Don't get grey hair pondering about the choice. Great opportunities are very rare: cease them. In fact this is also a bit of a sad wisdom: it's already been decided. Whether you take the left or the right, your personality, character, temperament will still be with you - and ultimately lead you to the very same point. DID you make the wrong decision, no worries: 'It's never the destination, always the journey'. DO you think that your character or temperament or background obstruct you: 'Choose your friends wisely'. 

Bernardus


Monday, 22 June 2015

Rather a Spanish bull than a Belgian cow

What's so noble about treating animals as crop? 

A country where you can find road signs such as this one, is not a bad place for bulls.

In the north of Europe I've never seen 3 cows have a whole valley to themselves. Nor road signs warning: Chickens crossing! Pigs crossing! For sure the end of their lives is more 'humane', for they have none.

Instincts deleted, adrenaline repressed. Capacity to mate or fight: not necessary. You're nothing but a vegetable, a grain of sand in the mass industry of a forever growing meat consumption. You end up on a plate while people discuss the flavour of the sauce. You're a cog in the statistics of the obesity rate, not to mention Global Warming. 

But we come to southern Spain and say: "Tsss".

It's in our genes to want to expand in all directions. Our opinions, our cultural habits. As though the town we grew up in is the measure of all things. And, of course, it's also in our genes to strengthen our defense when under attack: the best way to keep the tradition of the bullfight alive is for foreigners to criticize it.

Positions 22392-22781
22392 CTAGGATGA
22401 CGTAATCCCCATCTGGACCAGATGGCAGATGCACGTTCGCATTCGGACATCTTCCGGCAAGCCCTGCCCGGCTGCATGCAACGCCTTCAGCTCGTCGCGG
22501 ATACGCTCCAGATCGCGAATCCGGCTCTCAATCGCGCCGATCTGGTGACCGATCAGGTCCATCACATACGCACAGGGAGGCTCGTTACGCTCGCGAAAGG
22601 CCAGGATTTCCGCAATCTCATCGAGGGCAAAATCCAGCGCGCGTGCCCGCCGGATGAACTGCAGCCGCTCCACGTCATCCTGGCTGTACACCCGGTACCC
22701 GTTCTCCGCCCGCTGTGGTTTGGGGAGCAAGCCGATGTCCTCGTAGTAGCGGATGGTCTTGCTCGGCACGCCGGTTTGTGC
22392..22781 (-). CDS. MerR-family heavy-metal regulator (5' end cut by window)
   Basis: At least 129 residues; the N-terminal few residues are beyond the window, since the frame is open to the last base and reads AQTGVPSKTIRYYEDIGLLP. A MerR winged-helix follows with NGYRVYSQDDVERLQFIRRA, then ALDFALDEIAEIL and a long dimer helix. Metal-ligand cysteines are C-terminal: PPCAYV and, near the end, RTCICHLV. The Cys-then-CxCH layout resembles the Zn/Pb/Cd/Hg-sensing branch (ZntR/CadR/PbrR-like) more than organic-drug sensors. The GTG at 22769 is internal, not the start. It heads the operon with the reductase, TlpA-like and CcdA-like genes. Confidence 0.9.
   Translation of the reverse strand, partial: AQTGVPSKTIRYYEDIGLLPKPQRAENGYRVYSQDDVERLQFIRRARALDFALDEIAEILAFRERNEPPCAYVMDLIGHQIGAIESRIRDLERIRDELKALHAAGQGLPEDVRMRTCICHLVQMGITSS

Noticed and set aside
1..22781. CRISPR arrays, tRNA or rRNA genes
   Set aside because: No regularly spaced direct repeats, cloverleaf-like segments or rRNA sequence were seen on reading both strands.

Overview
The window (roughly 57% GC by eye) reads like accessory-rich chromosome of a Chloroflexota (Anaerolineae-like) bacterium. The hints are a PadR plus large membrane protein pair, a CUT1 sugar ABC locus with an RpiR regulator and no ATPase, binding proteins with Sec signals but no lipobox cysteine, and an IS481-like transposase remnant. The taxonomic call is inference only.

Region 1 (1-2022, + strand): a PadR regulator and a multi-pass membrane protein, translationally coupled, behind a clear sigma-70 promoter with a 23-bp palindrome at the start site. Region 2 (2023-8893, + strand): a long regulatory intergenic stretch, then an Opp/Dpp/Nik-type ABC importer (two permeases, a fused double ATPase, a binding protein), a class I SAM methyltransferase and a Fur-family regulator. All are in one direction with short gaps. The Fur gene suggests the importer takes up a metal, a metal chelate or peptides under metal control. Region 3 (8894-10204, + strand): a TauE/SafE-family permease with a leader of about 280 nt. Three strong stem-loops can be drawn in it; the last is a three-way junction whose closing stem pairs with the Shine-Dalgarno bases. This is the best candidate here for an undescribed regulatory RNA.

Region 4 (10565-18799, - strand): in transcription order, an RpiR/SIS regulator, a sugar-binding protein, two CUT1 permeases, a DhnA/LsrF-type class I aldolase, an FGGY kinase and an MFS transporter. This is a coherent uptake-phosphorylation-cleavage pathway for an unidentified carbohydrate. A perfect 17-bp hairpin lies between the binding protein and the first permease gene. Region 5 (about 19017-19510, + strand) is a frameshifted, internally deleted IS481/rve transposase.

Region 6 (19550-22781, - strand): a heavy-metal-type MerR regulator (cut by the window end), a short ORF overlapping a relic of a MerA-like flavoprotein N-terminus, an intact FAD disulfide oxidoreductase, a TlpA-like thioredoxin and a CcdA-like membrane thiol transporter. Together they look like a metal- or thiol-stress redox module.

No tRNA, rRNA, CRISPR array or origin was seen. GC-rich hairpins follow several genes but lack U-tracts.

(A few things regarding gay rights in Africa or democracy in Russia jump to mind too). 

By the way, I met some Andalusian men who are bulls themselves, so much so that sometimes I can see that it is a fair fight. To be able to live all the adrenaline, power, speed and tactics that evolution has provided... oh yes, as Hemingway I'd much rather be a Spanish bull than a German cow. 

OK, I'm in Andalusia again and, as always, my love for the region is skyrocketing. For sure I'm telling things that might upset others - you know how it goes when you see thin ice... you just have to tread on it. You just have to step closer to that canyon.

This is not a pro-corrida article. Only one to stress that there are 2 sides to every coin. Together we will find a middle way. 

Bernardus

Sunday, 3 May 2015

The grand return of German in marketing

Over the past 5 years I've noticed a clear increase in the demand for German. In basically everything: website translations, SEO, set-up of paid advertising, you name it. 

Nothing new under the sun: businesses go where the market is thought to be. 

Lately though I do notice something new: enthusiasm.

The demand for the translation is not always just for strategic reasons, but also for liking the language. 

Or for feeling connected to those who speak it. 

Sure, both are related. We tend to see a culture or country that is economically strong in a more positive light in other domains too. And for sure an Angela Merkel has topped up the existing 'perception of the brand' from mere Reliability... with Likeability.